I believe that SkillsFuture was born out of good intentions, and we get to choose which courses we want to apply for (that’s excellent). However, knowing which skills will be relevant in the future requires more than a fair bit of foresight. Correctly identifying those skills will mean that you’ll hit the career lottery. Otherwise, you’ve just gotten ‘free money’ from the Government to spend on learning something you are interested in but may not end up building a career around. In the book ‘Born For This’, bestselling author Chris Guillebeau (who also wrote ‘The $100 Startup’) shares that the right kind of skills would involve writing and speaking skills, negotiation skills, improving one’s ability to follow through and follow up, and also about being comfortable with useful technology. Take some time to think about which skills would be relevant in Singapore’s future, and which would give you the best chance of success in your chosen career.

#4: Be Involved In PME Events And Workshops

Get yourself acquainted with what NTUC and e2i have to offer, whether it be workshops, career fairs, training or networking sessions. For instance, there’s a Future-Ready Careers Event for PMEs by NTUC on 2-3 July 2016 where you can explore better job options and hear from speakers from Google and Stanchart on being future-ready.

PME Centre

Picture: NTUC’s U PME Centre

Even if you are not actively looking for another job, networking sessions can prove to be very useful later on should you suddenly find yourself out of a job. Also, you get to keep your finger on the pulse of the economy and the job opportunities out there. I believe networking should be done when you are not desperate for a job. Just like when searching for a potential life partner, desperation is very much a turnoff. Why not attend networking sessions while you are still happy in a job, and just consider other options? Some of these people you meet might also end up offering you a job later on, or better still, join you in starting a business on the side!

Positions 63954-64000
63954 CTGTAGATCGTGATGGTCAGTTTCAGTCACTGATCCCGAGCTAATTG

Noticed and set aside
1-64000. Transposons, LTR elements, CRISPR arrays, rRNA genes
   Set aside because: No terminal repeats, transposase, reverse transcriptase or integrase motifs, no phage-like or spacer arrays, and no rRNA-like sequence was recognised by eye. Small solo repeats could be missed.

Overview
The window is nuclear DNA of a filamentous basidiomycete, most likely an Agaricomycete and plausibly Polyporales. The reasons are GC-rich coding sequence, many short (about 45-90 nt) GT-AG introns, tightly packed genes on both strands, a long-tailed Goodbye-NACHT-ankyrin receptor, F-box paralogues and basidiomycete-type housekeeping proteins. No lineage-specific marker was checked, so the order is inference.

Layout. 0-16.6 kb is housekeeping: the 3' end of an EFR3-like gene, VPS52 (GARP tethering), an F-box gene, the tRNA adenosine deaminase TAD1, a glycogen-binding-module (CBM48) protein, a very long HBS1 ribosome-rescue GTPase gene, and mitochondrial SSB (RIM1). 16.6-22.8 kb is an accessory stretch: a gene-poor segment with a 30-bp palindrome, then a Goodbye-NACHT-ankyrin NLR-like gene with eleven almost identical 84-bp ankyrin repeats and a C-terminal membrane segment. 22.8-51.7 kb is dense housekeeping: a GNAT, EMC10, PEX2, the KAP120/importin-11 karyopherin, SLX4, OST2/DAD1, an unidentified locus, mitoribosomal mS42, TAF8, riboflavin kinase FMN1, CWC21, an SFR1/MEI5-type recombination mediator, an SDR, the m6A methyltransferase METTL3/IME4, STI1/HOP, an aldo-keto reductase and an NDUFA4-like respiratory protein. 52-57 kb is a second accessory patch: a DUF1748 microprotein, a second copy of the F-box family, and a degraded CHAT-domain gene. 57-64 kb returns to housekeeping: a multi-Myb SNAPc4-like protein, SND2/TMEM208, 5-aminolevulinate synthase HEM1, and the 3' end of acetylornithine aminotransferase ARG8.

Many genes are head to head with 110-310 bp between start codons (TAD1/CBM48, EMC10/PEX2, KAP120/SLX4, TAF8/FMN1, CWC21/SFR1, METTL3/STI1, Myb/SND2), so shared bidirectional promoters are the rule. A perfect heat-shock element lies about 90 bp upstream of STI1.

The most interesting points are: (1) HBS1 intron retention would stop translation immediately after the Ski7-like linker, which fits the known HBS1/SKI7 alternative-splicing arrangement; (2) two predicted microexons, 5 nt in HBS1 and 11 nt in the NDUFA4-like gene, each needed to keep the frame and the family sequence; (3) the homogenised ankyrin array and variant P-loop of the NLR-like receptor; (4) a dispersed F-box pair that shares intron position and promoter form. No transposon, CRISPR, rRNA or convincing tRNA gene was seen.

#5: Become Rejection Proof

Rejection Proof by Jia Jiang

I love Jia Jiang’s book ‘Rejection Proof’ in which he shares about what he learnt from his ‘100 Days of Rejection’ project. Some of the things which Jia Jiang did to build up his ‘immunity’ towards rejection may not be things you’d actually want to do, such as driving up to a stranger’s home and asking the person to take a photo of you kicking a football around his backyard (that’d probably get you arrested in Singapore for trespass) or heading to a Krispy Kreme doughnut shop and asking for 5 doughnuts to be linked like in the Olympics symbol. But how about walking into a random company and asking for a job without any prior appointments made? How about asking for a pay raise? Or to take on another project you are eyeing but have not been assigned to? Instead of fearing rejection, we can learn to embrace it and the multiple opportunities that doing so offers. 🙂


I’ve always said that “job security” is nothing more than a false sense of security, and that traditional “iron ricebowl jobs” no longer exist (stop kidding yourself!) BUT I would agree with anyone who says that some jobs are just more secure than others. And a few of these ‘cool’ jobs probably didn’t even exist a couple of years ago. I do believe that you can not only keep your job, but THRIVE and get promoted, even when the people around you are getting fired left, right, center. If you have the necessary hard and soft skills, you might be able to make your job the new iron ricebowl job. To survive in tough economic times, we will all have to learn to be resilient, adaptable, and even open to considering jobs which may not have existed during our parents’ employment. Green-collar jobs, anyone? 🙂